Why the new structure?
As discussed in the previous part of this series, Google (GOOG) recently announced the creation of its parent company, Alphabet. The main objective of Alphabet is to streamline its varied businesses and focus on opportunities for new initiatives under the Google brand. With the new structure in place, Alphabet will focus on Google’s core businesses—its search engine and advertising.
The new businesses include self-driving cars, the drone arm, Nest, Google Ventures, and Calico. They will operate under Google. Google Ventures is Google’s venture and capital division, and Calico is Google’s research and development entity.
Google’s core business: searches and ads
Although Google (GOOG) is diversifying its business with offerings such as self-driving cars and shopping features on YouTube, its core businesses remain searches and advertising. Online advertising contributed 89%–90% of Google’s total revenues for the past five quarters. According to a survey conducted by Adobe, Google’s search advertising business has flatlined quarter-over-quarter.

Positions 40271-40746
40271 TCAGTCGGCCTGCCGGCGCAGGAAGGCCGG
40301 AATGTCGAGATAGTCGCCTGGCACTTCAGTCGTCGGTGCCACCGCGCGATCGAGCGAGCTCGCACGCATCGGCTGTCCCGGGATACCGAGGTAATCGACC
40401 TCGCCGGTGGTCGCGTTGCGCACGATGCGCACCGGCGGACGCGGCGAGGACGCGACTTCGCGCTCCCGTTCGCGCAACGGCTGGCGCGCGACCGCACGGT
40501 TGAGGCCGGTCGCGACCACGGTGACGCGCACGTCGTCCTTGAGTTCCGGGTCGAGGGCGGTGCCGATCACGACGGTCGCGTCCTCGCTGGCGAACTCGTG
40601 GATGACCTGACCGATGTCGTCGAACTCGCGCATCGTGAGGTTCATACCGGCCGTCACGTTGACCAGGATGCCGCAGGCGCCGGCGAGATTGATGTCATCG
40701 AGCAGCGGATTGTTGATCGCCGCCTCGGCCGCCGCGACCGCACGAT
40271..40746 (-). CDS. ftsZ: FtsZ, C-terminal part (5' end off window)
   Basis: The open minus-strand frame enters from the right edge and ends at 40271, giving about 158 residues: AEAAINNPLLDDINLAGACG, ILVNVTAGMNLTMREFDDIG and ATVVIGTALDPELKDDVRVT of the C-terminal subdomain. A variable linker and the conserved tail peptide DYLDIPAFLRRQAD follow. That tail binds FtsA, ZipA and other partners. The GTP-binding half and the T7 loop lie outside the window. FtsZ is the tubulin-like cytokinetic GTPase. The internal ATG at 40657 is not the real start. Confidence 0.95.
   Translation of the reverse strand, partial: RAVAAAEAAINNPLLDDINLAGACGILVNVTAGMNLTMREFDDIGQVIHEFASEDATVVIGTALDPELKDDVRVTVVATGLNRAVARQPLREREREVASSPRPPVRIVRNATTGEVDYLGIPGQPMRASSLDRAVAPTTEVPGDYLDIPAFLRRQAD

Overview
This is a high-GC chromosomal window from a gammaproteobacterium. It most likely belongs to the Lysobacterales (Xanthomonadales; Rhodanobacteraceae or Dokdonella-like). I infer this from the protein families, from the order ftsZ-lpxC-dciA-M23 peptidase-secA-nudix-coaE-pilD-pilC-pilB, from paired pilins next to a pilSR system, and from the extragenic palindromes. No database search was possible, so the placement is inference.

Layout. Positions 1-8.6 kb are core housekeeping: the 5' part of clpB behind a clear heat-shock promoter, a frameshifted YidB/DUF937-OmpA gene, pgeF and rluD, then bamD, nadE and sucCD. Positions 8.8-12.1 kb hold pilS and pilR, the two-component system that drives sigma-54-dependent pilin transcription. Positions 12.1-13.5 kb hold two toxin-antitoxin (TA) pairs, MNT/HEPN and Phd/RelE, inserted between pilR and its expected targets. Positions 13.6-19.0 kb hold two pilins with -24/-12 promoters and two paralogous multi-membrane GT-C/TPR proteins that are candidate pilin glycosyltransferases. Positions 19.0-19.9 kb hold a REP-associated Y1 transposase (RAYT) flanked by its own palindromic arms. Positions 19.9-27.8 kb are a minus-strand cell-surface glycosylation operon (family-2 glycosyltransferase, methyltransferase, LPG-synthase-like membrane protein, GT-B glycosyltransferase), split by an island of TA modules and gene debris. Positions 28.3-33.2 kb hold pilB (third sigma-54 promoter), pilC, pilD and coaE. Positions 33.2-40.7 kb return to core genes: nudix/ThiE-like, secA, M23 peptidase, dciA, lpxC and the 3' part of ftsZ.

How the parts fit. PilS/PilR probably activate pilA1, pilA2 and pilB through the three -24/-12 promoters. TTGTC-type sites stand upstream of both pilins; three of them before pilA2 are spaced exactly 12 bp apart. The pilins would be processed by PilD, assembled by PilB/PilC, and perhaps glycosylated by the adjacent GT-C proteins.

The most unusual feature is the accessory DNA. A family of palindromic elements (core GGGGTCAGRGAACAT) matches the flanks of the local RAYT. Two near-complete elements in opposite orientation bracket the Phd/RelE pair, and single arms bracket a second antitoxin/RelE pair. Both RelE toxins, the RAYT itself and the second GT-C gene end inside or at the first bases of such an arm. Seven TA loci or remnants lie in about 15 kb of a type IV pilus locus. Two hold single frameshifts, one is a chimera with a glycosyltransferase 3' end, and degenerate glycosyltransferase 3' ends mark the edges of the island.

Growth in Google’s search revenue dropped in 1Q15 due to the holiday season. The holiday season, or the quarter ending in December, is the most lucrative quarter for businesses. In 2Q14, Google’s quarter-over-quarter growth for search revenue was 4.5%. It declined by 2% in 2Q15.
The reason for Google’s search advertising business flatlining is the shift in marketers’ spending on mobile and other digital advertising platforms. Advertising rates on mobile devices are much lower, partly due to the smaller screen sizes of mobile devices.
Google still dominates the search engine market
In terms of consumer choice for a search engine on desktop computers, Google’s position remains unaffected. According to comScore, AOL (AOL) accounts for 1.2% of searches on desktop computers. Microsoft (MSFT) handles around 20% of searches, and Yahoo! (YHOO) accounts for 12.7%. Google dominates with a market share of 64.1%.
For diversified exposure to Google, you can invest in the Technology Select Sector SPDR ETF (XLK). XLK invests 3.8% of its holdings in Google.